Furthermore, in a reading stage, the supply voltage Vcc ,present at the supply pad CC, is applied to the word line LM by means of a change-over switch K1, controlled by the reading mode signal R present at the terminal RW. Conversely, during the programming stage, it is the programming voltage Vpp, present at the programming pad PP, which is applied to the word line LM by means of a change-over switch K2, controlled by the writing mode signal W which is the logical complement of the signal R.
Thus, in a reading stage, a read voltage Vcc (or approximately Vcc) is applied to the word line LM by means of the change-over switch K1 after the bit lines are pre-charged at a low pre-charging voltage (one to two volts for example) by a pre-charging circuit (not shown). The current resulting therefrom in the selected bit lines depends on the state (whether programmed or not) of the cell, and it is detected by the read amplifiers which give the desired information on the content of a word of the memory at the data input/output pads D1 and D2.
In a programming stage, a voltage approximately equal to the programming voltage Vpp is applied to only some of the bit lines, depending on the binary signal present at the data input/output pads D1 and D2, through write amplifiers AE1 and AE2 and change-over switches T1 and T2. At the same time, the programming voltage Vpp (or approximately this voltage) is applied to the selected word line by means of the change-over switch K2.
According to the invention, these two configurations of operation are preserved in reading and writing mode, a different configuration is introduced in testing mode to direct the current flowing in the bit lines towards the terminal Vpp.
This results in small circuit modifications and an example of these modifications is shown in FIG. 2. In this figure, elements identical to those of FIG. 1 have the same references and shall not be described again.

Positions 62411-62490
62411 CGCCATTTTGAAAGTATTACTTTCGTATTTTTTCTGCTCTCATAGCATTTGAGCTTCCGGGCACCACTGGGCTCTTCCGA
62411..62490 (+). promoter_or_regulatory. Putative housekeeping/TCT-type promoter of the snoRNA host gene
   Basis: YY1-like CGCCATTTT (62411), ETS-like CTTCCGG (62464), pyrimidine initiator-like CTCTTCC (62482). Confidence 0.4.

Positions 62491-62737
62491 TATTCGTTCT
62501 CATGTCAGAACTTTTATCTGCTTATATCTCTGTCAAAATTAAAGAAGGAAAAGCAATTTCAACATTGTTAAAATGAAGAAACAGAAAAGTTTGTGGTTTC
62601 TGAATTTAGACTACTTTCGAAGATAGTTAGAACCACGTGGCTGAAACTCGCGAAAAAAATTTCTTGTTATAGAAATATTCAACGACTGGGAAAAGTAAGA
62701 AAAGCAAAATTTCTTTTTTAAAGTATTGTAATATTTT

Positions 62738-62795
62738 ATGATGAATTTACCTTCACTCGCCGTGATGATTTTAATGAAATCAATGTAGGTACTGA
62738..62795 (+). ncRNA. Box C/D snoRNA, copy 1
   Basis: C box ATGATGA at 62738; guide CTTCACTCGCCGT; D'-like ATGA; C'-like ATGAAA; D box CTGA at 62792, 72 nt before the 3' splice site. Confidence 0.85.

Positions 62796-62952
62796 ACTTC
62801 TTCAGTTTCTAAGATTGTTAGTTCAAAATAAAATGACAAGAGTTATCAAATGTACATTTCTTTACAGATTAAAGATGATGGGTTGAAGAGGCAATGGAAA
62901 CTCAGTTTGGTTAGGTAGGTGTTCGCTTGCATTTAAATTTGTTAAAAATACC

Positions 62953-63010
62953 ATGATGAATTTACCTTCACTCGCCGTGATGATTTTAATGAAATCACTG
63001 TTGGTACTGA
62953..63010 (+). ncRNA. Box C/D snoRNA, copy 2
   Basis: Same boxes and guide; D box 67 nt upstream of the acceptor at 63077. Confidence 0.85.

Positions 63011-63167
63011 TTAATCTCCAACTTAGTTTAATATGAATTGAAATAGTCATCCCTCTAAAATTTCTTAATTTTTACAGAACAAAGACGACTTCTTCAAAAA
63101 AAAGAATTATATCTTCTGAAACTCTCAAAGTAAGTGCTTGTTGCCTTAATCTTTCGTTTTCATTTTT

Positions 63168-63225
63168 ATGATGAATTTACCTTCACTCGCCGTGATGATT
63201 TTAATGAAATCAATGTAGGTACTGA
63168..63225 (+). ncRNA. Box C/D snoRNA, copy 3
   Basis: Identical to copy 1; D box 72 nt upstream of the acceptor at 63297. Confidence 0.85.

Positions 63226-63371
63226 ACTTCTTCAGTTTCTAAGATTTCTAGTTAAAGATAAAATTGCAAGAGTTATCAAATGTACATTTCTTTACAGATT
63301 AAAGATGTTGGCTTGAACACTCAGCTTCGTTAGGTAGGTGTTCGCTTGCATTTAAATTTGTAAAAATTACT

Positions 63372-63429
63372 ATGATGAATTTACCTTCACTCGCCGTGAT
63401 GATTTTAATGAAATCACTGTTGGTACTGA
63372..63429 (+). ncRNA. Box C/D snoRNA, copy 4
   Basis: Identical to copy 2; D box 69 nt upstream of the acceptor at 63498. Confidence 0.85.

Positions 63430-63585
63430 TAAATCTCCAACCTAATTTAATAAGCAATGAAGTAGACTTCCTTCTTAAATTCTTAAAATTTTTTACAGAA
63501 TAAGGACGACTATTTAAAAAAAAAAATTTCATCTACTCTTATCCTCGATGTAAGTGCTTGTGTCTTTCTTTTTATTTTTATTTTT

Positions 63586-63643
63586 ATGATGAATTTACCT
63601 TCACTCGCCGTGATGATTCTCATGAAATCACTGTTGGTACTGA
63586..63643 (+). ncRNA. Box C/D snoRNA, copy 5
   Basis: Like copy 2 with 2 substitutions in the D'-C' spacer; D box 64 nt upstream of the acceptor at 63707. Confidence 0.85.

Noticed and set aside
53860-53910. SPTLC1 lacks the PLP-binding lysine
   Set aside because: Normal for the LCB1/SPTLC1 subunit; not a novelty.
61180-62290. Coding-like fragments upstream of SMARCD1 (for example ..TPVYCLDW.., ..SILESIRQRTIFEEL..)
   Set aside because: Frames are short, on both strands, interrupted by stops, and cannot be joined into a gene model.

The reading and programming modes function exactly as in the case of FIG. 1, under the control of the reading/writing mode signal present at the terminal RW.
A testing mode is provided. It is determined by a logic signal T. The testing mode signal T may be applied from outside the circuit, by a specific testing mode control terminal, or else it may be generated internally from a piece of information applied to the existing terminals such as those of FIG. 1.
In a simple exemplary embodiment, the circuit has a voltage level detector connected to the programming terminal PP. If the voltage level at this terminal is between two specified levels, for example, 1 volt and 3 volts, then the level detector gives a testing mode logic signal T, the logic state of which indicates that the system is in testing mode.
If, on the contrary, the voltage level at the terminal PP is outside the specified range, for example if it is null or equal to Vpp, the level detector connected to the terminal PP gives a signal indicating that the system is not in testing mode.
In another embodiment, it may also be provided that it is the voltage level at another terminal of the circuit which is carried to a higher value than the normal value and which is detected by a circuit giving the testing mode signal.
In the exemplary embodiment described herein, the testing mode will be considered to be capable of being used only if the read/write control terminal RW receives a logic level corresponding to the reading mode. In other words, it is provided that, when the testing is being done, a defined logic level should be imposed on the terminal RW, the other level being incompatible with the testing mode. However, a different approach could be considered, for example an approach in which the logic level of the terminal RW is immaterial or corresponds to the write command.